It recalls the connection between making changes as an adult and the way that a parent attempts to change their child's behaviour that I wrote about earlier. This book is probably one of the places where I got the idea from.

In the second chapter, there is the following quote about the "moral licensing" effect (which I think is basically where people "treat" themselves to short term pleasures that sabotage long-term goals if they think of themselves as "good" people who have been doing a great job at resisting temptation and working towards long-term goals):
Moral licensing turns out to be, at its core, an identity crisis. We only reward ourselves for good behaviour if we believe that who we really are is the self that wants to be bad. From this point of view, every act of self-control is a punishment, and only self-indulgence is a reward. Moving beyond moral licensing requires knowing that who we are is the self that wants the best for us – and the self that wants to live in line with our core values. When this happens, we will no longer view the impulsive, lazy or easily tempted self as the “real” us. We will no longer act like someone who must be bribed, tricked or forced to pursue our goals, and then rewarded for making any effort at all.
When you think about your willpower challenge, which part of you feels more like the “real” you – the part of you who wants to pursue the goal, or the part of you who needs to be controlled? Do you identify more with your impulses and desires, or with your long-term goals and values? When you think about your willpower challenge, do you feel like the kind of person who can succeed – or do you feel as if you need to fundamentally suppress, improve or change who you are?
I find this really useful. It's the sense of self again that I was writing about before. I think it's so important. One thing that I think it's important to remember here is the idea that our sense of self is affect by the addiction itself. Over years of being addicted, we lose trust for ourselves and inevitably come to be identify more with the part of ourselves that wants to give into temptation. Recovery is about regaining that sense of self. That said, I think that my sense of self as someone who can be trusted to resist temptation and pursue my own goals was something that was never allowed to develop in childhood. Working through this has been and will be an important part of my recovery. I don't think it would be helpful to say that my lack of trust in myself only came about because of the addiction. The addiction may have strengthened this belief and prevented me from moving beyond it. But in recovery, I definitely need to face the childhood roots of this belief.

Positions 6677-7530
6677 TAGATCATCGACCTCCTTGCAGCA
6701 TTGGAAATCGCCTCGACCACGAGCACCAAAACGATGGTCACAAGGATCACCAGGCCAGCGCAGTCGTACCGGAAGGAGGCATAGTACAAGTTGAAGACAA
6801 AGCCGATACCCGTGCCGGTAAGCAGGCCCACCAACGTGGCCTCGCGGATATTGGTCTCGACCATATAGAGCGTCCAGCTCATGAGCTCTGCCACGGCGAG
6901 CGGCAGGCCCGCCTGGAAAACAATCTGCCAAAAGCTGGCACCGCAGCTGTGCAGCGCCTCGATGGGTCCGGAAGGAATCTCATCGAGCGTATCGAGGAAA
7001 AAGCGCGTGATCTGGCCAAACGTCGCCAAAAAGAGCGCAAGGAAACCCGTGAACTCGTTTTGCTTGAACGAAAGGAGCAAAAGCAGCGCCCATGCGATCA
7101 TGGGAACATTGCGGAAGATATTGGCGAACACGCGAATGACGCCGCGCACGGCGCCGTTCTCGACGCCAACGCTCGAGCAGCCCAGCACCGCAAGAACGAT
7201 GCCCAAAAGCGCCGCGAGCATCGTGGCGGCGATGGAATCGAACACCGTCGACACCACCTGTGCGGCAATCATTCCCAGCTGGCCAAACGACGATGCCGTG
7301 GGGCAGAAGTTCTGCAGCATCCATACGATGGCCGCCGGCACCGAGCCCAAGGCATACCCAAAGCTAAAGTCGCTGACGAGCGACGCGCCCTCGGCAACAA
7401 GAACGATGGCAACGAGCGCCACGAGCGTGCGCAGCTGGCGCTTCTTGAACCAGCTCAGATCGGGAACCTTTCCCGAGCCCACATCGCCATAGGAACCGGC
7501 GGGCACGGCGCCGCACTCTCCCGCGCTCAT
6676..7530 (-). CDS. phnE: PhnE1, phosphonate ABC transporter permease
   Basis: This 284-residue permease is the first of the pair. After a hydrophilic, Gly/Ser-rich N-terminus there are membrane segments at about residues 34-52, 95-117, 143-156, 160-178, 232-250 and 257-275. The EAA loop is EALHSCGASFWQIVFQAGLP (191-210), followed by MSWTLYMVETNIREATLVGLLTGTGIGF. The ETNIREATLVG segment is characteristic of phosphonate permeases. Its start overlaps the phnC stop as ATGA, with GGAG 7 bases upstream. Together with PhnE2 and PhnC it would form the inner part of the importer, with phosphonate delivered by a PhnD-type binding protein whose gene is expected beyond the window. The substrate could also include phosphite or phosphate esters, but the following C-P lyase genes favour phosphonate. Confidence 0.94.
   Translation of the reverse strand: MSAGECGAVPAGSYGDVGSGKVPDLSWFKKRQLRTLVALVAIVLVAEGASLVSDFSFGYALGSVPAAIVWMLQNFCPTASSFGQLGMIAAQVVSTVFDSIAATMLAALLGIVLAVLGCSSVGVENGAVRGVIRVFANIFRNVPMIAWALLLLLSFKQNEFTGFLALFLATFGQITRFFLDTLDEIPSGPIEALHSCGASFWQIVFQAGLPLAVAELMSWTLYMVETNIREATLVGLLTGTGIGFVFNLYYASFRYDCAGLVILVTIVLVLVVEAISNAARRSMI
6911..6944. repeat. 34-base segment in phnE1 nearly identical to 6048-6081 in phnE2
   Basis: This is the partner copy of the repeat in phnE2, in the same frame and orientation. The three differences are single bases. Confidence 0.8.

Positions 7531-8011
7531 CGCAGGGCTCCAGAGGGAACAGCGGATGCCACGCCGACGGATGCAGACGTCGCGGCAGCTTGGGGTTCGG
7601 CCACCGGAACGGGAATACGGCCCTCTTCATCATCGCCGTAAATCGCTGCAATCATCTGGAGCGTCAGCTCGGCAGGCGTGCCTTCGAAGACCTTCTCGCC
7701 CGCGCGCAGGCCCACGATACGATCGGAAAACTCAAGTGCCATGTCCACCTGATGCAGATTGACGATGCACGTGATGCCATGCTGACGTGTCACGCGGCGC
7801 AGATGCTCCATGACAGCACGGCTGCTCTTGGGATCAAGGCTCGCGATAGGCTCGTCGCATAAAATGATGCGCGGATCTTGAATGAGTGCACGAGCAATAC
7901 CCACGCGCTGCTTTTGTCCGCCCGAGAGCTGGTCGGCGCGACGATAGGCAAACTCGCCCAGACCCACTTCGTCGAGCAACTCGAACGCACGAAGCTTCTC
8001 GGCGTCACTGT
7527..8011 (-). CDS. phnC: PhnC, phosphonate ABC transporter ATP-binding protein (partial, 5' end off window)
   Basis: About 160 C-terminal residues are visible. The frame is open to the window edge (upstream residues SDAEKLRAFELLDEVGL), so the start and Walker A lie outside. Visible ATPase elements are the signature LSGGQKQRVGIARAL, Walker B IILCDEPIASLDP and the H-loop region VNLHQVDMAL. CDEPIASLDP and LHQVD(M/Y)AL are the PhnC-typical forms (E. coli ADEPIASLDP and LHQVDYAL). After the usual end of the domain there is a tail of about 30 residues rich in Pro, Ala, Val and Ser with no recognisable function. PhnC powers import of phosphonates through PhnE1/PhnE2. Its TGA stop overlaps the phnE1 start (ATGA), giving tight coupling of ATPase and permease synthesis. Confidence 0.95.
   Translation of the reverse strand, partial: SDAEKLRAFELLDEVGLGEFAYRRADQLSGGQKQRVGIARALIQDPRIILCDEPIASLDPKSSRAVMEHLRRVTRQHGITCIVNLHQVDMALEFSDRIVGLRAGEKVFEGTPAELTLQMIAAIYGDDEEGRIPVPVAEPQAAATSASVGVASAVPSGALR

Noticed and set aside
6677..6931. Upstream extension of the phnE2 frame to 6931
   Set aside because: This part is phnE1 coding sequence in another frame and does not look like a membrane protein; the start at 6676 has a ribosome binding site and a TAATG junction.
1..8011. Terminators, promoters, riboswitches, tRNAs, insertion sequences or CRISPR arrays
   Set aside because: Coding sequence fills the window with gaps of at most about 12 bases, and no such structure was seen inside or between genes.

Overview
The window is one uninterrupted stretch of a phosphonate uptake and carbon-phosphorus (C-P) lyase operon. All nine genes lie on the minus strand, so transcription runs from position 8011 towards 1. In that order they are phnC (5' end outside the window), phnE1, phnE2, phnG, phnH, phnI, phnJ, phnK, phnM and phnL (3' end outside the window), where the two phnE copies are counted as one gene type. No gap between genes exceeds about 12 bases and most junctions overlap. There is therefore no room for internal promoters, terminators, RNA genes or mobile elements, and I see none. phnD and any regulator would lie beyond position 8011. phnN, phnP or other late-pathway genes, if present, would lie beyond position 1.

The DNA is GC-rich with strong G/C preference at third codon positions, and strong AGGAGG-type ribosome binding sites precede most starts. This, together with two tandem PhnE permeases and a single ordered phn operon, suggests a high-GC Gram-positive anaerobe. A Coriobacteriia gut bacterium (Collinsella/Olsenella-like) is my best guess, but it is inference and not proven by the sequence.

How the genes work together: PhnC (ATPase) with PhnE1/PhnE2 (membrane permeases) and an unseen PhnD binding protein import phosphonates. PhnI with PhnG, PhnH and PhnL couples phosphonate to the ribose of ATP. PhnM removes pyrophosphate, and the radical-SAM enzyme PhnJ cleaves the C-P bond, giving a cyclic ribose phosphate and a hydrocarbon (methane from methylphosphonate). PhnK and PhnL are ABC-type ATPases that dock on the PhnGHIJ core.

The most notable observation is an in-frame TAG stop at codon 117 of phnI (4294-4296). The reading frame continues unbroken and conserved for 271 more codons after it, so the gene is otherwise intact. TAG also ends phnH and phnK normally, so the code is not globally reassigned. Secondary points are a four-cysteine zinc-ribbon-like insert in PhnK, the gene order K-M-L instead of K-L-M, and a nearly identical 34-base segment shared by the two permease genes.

I think that this also helps me to expand my understanding of what it means to be triggered. My most powerful triggers are not just events that cause the brain's motivational system to create feelings of cravings. They also cause me to switch back to seeing myself as a bad child that needs to be controlled which ironically makes self-control all the more difficult.

There's a quote from "What do you say after you say hello" that seems relevant to this:
Provocation or seduction is what makes lechers, addicts, criminals, gamblers, and others with losing scripts. For a boy it is the real Odyssey scene of a living Ulysses, mother as a Siren luring him to his doom, or as Circe turning him into a swine... In early years it starts out as a general invitation to be a loser: ‘He sure is clumsy, ha ha,’ or ‘She sure is a shit walker, ha ha.’ Then it moves on to more specific jeers and teases. ‘He’s always banging his head, ha ha,’ or ‘She’s always losing her pants, ha ha.’ In adolescence it is promoted into personal transactions. ‘Take a good look, baby!’ (and maybe an accidental or on-purpose feel), ‘Have a drink,’ ‘Now’s your chance,’ ‘Throw it all in, what’s the difference,’ each accompanied by its ha ha. The come-on is the Parent’s voice whispering to the Child at the critical moment: not to stop thinking about sex or money, not to let them get away with that. ‘Come on baby. What’ve you got to lose?’ This is the demon in the Parent, and the demon in the Child responds. Then the Parent does a quick switch, and Jeder falls flat on his face. ‘There you go again,’ says the gleeful Parent, and Jeder answers ‘Ha ha!’ with what is colloquially called ‘a shit-eating smile.’ The come-on is what promotes hang-ups in children, and for that it must start early. The parent takes the child’s yen for closeness and turns it into a yen for something else. Once this perverted love is fixed, it becomes a hang-up.